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Imperial press. (Imperial, Cal.) 1901-1901, July 06, 1901, Image 1

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Persistent link: http://chroniclingamerica.loc.gov/lccn/sn98061398/1901-07-06/ed-1/seq-1/

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The magnitude of the great project
referred to at>ovc cannot he appreci
ated at first flash. It muni needs be
fttudied to be appreciated in full, and
then its magnitude i- almost appall
Five hundred thousand acres of land
;ih rich a» the Nile delta, and stretch
ing away from horizon to horizon in
reachcH an level ait the surface of a
peaceful lake.
A canal flowing water sufficient to
float a good-sized ship, rich in fertiliz
ing clement*, and supplied at a price
that make* it the cheapest irrigation
project in the arid went.
A development project that run well
into seven figures, and with potential
possibilities that can be scarcely
Such, in brief, in the Imperial Land
and water enterprise.
The editorial party, after seeing the
sources of the water supply designed
for the Im|xrrial settlement, bade fare
well to hospitable Yuma and at Flow
ing Well, where the special car wan
run on the sidetrack, and breakfast
eaten at the hotel. Then the party
wan loaded into stage* and driven to
the town of Imperial, twenty-eight
miles due south. For three miles the
way was over typical desert sands, and
then the rich alluvial noil which marks
the Imperial region wan struck. Thin
in a sedimentary deposit, accumulated
from ages of overflow from the Col
orado river. It in here that the Grand
Canyon of the Colorado has been de
posited, and deposited, too, with an
eveness that is a real marvel. The
slope of the land is toward the north,
about four feet to the mile, which af
fords a good irrigating grade. There
is practically no sand in the soil, which
in place.* ban almost an adobe con
sistency. Wherever water had touched
it, the most luxuriant growths had
Iktch produced.
Imperial in a city, in embryo. Al
though it in a child of but a night's
growth, it yet given evidence of being
started on the right lines. Hotel Dia
dem haA appointments ample for all
present needs. There is a well-stocked
general store, a black-smith shop, and
that ever present factor of civilization,
a newspaper. A Chiistian church,
now almost completed, and a telephone
line built by W. F. Holt, a banker of
r.lobe, Ariz., in completed from Flow
ing Well to Imperial.
Lovely lakes
A dodo is not much rarer in South
enf^alifornia than is a lake. Two
were visited on Thursday, and they
were very considerable sheets of water
too. The first of these visited was
Cameron Lake, which every spring re
ceives sufficient water from the over
flow of the Colorado through Salton
river to last until the next year. It is
hedged about by a dense growth of
large ntesciuitc trees, which came about
us near being forest primeval as one
Imperial Press.
finds in this semi-arid region. The
lake was alive with fish, which were
dying for want of a fresh supply of
water. Wild fowls abounded, and
quail were numerous about the bush.
After lunch had been served just
across the Mexican line, Him* Lake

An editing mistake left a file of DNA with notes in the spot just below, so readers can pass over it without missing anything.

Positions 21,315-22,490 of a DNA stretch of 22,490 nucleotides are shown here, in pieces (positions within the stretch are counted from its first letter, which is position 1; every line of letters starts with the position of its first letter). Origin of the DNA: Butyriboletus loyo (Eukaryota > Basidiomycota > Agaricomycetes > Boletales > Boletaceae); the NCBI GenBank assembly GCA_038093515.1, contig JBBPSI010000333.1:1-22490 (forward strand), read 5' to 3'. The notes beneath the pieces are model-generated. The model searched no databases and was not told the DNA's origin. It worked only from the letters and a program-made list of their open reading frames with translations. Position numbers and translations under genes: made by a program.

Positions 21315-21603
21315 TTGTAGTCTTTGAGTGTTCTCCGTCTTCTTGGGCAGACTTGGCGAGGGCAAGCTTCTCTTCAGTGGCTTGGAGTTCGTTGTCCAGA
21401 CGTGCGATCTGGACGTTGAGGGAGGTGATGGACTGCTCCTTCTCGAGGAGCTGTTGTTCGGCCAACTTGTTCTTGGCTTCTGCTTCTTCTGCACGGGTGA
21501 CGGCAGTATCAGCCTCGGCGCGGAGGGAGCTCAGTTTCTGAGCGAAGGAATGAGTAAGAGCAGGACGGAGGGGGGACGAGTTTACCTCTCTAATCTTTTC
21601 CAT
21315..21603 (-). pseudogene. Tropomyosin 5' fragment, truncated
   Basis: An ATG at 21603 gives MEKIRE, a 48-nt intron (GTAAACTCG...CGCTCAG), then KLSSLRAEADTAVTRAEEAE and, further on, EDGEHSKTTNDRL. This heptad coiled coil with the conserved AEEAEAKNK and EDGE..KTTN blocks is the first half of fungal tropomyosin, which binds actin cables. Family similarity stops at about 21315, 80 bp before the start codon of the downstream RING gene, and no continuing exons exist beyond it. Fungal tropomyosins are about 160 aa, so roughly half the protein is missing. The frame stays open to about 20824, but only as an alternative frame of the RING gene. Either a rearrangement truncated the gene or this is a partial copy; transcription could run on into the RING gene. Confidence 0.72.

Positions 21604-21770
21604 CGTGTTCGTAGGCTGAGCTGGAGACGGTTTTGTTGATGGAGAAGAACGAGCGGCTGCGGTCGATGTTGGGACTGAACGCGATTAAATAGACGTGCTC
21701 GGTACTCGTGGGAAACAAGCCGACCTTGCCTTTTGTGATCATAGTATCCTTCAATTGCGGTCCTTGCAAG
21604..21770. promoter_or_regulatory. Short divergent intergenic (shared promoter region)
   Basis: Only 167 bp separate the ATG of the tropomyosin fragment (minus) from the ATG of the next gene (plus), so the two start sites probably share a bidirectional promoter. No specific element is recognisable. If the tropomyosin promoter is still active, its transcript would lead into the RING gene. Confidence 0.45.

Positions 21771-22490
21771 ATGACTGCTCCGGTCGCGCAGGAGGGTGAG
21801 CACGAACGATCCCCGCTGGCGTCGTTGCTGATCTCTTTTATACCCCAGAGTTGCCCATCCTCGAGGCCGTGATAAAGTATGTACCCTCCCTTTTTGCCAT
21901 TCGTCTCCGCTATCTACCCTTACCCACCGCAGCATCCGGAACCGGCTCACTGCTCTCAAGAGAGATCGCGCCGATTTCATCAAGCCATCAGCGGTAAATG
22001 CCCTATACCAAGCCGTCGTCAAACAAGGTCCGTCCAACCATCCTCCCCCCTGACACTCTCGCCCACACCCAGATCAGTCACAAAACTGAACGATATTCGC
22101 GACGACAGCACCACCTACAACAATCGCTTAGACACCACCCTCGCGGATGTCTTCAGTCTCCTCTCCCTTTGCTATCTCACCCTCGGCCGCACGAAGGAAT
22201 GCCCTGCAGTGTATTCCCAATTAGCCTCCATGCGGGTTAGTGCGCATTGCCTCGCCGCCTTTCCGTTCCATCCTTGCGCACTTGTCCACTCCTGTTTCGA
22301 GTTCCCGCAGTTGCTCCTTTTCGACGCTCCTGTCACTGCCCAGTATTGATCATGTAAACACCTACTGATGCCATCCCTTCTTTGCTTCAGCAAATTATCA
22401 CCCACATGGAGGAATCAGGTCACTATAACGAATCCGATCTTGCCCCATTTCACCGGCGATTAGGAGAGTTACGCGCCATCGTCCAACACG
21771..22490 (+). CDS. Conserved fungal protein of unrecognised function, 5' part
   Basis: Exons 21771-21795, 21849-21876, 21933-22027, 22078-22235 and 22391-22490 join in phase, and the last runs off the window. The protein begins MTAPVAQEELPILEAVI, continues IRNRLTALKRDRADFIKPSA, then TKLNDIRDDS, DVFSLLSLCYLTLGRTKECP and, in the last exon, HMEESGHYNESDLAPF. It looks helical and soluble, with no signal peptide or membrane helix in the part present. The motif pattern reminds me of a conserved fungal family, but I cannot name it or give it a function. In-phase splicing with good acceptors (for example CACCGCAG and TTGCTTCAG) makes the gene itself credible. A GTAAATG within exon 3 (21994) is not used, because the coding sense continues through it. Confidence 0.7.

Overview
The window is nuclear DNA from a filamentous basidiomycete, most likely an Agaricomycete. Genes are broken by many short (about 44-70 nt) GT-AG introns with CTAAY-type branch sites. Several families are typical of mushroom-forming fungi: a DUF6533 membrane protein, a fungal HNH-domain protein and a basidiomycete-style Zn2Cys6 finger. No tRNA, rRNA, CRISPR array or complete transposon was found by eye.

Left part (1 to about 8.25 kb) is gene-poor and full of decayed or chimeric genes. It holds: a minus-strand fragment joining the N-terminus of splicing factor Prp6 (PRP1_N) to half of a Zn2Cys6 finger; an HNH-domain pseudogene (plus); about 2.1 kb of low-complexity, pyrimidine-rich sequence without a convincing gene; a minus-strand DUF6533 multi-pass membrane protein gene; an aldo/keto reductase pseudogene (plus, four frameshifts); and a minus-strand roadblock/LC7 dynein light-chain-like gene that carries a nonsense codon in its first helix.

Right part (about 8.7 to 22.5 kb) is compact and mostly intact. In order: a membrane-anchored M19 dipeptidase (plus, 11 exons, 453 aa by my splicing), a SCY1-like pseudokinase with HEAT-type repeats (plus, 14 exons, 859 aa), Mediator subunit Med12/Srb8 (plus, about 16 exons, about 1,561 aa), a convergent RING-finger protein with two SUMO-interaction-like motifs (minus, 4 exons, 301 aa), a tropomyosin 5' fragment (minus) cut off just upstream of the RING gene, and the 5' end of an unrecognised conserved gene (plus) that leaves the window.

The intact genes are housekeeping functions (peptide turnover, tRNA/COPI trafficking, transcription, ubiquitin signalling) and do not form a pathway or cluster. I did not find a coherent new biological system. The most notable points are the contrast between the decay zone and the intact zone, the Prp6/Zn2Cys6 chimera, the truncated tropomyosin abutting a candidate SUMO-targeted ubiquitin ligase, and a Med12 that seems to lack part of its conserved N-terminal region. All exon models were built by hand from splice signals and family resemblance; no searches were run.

was visited. This covers about
twenty acres, and the water is clear
and pure. Wild ducks, geese, curlews
and other water fowl fairly swarmed
over the surface of the water, and an
abundance of fish waited hungrily for
bait. It was certainly a fine field for
the sportsman.
Col. S. W. Fergusson, manager of
the Imperial Laud Company, is a man
accustomed to handle large enterprises
He constructed the canal system of the
Kern County Laud Company, which is
the largest in the United States. Its
main canal is 300 miles long, and its
laterals24oo miles long. He was in
strumental in settling the government
lauds of San Luis Obispo county, and
has had charge of great land enter
prises at Mill Valley, Merced, Paso
Kobles and Merced. And he declared
that in none of these is there so great
possibilities as iti the main Imperial
The main canal is 70 feet wide at
its bottom, ami about 7 feet deep.
Water sharps are welcome to the task
of figuring up how much water the
canal can carry. The laterals also
will be large enough for all demands.
Altogether, there are 500,000 acres
of tillable laud under the Imperial
canals, and C. K. Kockwood the chief
engineer of the company, declared
that there was available water and
carrying capacity for a million and a
quarter acres.
Time alone can test the possibilities
of this great tract of watered lind.
Its projecters do not claim that it is
a climatic paradise, but they do affirm
that no finer climate exists eight
months in the year, and that the other
four are no warmer than the Salt Riv
er valley of Arizona orFresno. To
the writer, alfalfa growing, with the
twin business of stock raising would
seem to be the great coming industry
for Imperial. The cheap lands— s2,so
an acre, bought from the government
and an abundant water supply at $11.
25 an acre, would seem to make this
industry peculiary profitable. The
near future may see it a great sugar
beet producer, with an immense fact
ory to care for them. -Irrigated grain
growing is among the possibilities,
raisin grapes, figs and deciduous fruits,
which ripen six- weeks earlier than
hereabouts, offer many an oppor
tunity. Cotton may also be cultivated;
certainly soil and climatic conditions
are favorable.
With a soil so rich and with an ab
undance of water, it will not be dtftt